Caring for a parent is a shared responsibility. It is important, however, to assign a primary care provider. Consider who is the most dependable, has the most time to devote to their parents care, and who is emotionally prepared to fill this role. Once that is established you can decide what the other siblings roles will be and what they can provide.

It may be best to schedule a family meeting. Make sure everyone has time to discuss their feelings and how they see the care being handled. If you feel there will be contention it may be best to host the family meeting with a facilitator such as a social worker, family friend or other trusted person outside the family. To have a productive meeting try these guidelines:

  • Set an agenda for the meeting.
  • Focus on the now – try not to bring up issues from the past.
  • Share how you feel instead of accusing others (keep your sentences using ‘I’ instead of ‘you’).
  • Listen and respect what others are saying. Give everyone time to speak.
  • Find a way to come to a compromise. Everyone may not get their way, but at least you can all come to an understanding. Everyone may have to give a little.

If you find that anyone in particular doubts that their parent needs care have them spend a week or even a day with the parent to see a first hand view of the issues.

It is also important to have your parent draw up an Advanced Health Care Directive. They have an idea of who they want to make their major decisions and they should have a choice in the matter.

Creating A Trust for Your Spouse or Child With Special Needs

Preparing to leave your loved one an inheritance when they have special needs must be done with care. Most individuals that have some sort of ailment or impairment are usually on government assistance. Leaving them any sort of inheritance can disqualify them from continuing to receive that assistance.

There are ways to prevent the loss of this assistance. With a Miller Trust (also known as an Income Only Trust) you will rest assured that their Medicaid won’t be taken away from them.

Setting up this trust has a few steps:

  1. Have the Miller Trust prepared by an Estate Planner such as with Legal Awareness for Seniors. We will have the correct wording drawn up as to maintain any financial assistance they are currently on or will be receiving through any programs.
  2. Open a bank account in the name of the newly acquired trust. The tricky part is that when you open the account you cannot have an opening balance. Most banks will give you a hard time about this, but there are banks out there that are familiar with and will accommodate this request.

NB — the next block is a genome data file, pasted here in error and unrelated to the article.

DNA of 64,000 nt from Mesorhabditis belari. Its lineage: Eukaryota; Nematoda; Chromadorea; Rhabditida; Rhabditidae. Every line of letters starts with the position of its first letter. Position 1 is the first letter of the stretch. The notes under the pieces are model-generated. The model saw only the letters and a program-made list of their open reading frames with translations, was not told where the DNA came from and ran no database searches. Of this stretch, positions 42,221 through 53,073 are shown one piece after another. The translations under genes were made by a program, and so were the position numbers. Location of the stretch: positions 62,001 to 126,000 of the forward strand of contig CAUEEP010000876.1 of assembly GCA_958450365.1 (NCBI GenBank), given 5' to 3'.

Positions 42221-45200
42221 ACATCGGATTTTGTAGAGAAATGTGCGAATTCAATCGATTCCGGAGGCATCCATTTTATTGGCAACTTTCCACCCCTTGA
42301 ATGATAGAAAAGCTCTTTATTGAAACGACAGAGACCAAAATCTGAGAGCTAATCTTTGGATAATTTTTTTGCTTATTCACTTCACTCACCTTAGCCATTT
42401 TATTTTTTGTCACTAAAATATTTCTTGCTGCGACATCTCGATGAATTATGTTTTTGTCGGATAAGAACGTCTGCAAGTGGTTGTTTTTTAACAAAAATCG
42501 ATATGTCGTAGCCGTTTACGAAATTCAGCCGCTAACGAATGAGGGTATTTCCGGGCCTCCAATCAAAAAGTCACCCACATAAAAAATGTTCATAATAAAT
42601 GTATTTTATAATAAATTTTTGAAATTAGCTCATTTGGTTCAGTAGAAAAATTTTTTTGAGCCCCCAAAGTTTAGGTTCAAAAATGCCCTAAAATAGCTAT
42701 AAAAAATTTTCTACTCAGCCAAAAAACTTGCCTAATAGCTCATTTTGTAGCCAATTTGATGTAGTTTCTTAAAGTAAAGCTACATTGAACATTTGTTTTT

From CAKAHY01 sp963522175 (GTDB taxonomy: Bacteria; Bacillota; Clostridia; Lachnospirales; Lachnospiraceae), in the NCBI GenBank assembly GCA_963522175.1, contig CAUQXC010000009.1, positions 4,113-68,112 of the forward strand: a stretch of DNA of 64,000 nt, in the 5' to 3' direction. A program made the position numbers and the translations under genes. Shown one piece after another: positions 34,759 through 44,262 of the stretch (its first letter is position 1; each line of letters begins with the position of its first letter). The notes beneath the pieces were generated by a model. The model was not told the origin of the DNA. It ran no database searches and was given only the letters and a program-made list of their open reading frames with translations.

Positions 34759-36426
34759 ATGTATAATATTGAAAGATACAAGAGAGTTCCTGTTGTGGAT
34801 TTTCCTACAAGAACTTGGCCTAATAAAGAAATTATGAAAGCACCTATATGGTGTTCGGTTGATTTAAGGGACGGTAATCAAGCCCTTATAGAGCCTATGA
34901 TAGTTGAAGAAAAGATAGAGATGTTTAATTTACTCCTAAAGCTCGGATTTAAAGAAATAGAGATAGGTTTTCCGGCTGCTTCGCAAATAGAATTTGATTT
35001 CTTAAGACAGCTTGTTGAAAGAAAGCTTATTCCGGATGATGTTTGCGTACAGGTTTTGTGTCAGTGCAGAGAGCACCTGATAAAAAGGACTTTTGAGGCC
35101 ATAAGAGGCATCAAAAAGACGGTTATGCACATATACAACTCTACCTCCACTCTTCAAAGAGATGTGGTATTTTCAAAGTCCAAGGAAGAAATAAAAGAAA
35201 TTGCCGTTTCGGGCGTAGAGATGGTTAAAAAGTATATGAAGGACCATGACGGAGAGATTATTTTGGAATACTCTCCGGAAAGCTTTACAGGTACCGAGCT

3. Reach out to social security, pensions, and any other income resources your loved one is receiving. Have them deposit their funds directly into the newly set up bank account.

Once everything is set up the funds can be used towards your loved one. However, there are some stipulations. These funds cannot be used directly to purchase shelter, clothing, food or any of the services that the government benefits will normally provide. The funds are commonly used to pay for vacations, home furnishings, personal care attendance, education, recreation, vehicles, physical rehabilitation and so on.

The reason this type of trust works is because Medicaid (in Arizona it is called ALTCS) sees the income being received by the Trust and not the individual. To accurately set up this type of document and received guidance you will want to work closely with us at Legal Awareness for Seniors.

The Difference Between Hospice, Palliative and Respite Care

Learning the different types of care that are available can be important on making the right decision for your loved one.

Hospice Care
This is designed to make the last days, weeks or months of the terminally ill and their families more comfortable. Hospice will comfort the patient emotionally and physically as best they can as well as help the family with the transition and decisions they will need to make. In the United States there are about 40% of patients in Hospice Care that receive the care at home. Patients that are transferred to Hospice Care are referred by their doctor and usually have six months or less to live.

Palliative Care
This type of care is for anyone that is having a major health crisis and needs help managing it. They are not necessarily at the end of their life. This type of care helps patients manage pain, stress, depression, and physical ailments. The care providers will focus on relieving and prevent the patient from suffering.

Respite Care
This is a short-term stay at a community or assisted living facility. This is most commonly used for seniors who are living with their children. This gives them a break from each other or gives the family security knowing their loved one is being cared for while they are traveling.  Respite Care is also used to ease your loved one into assisted living, giving them a trial run of what life may be like in a senior living community.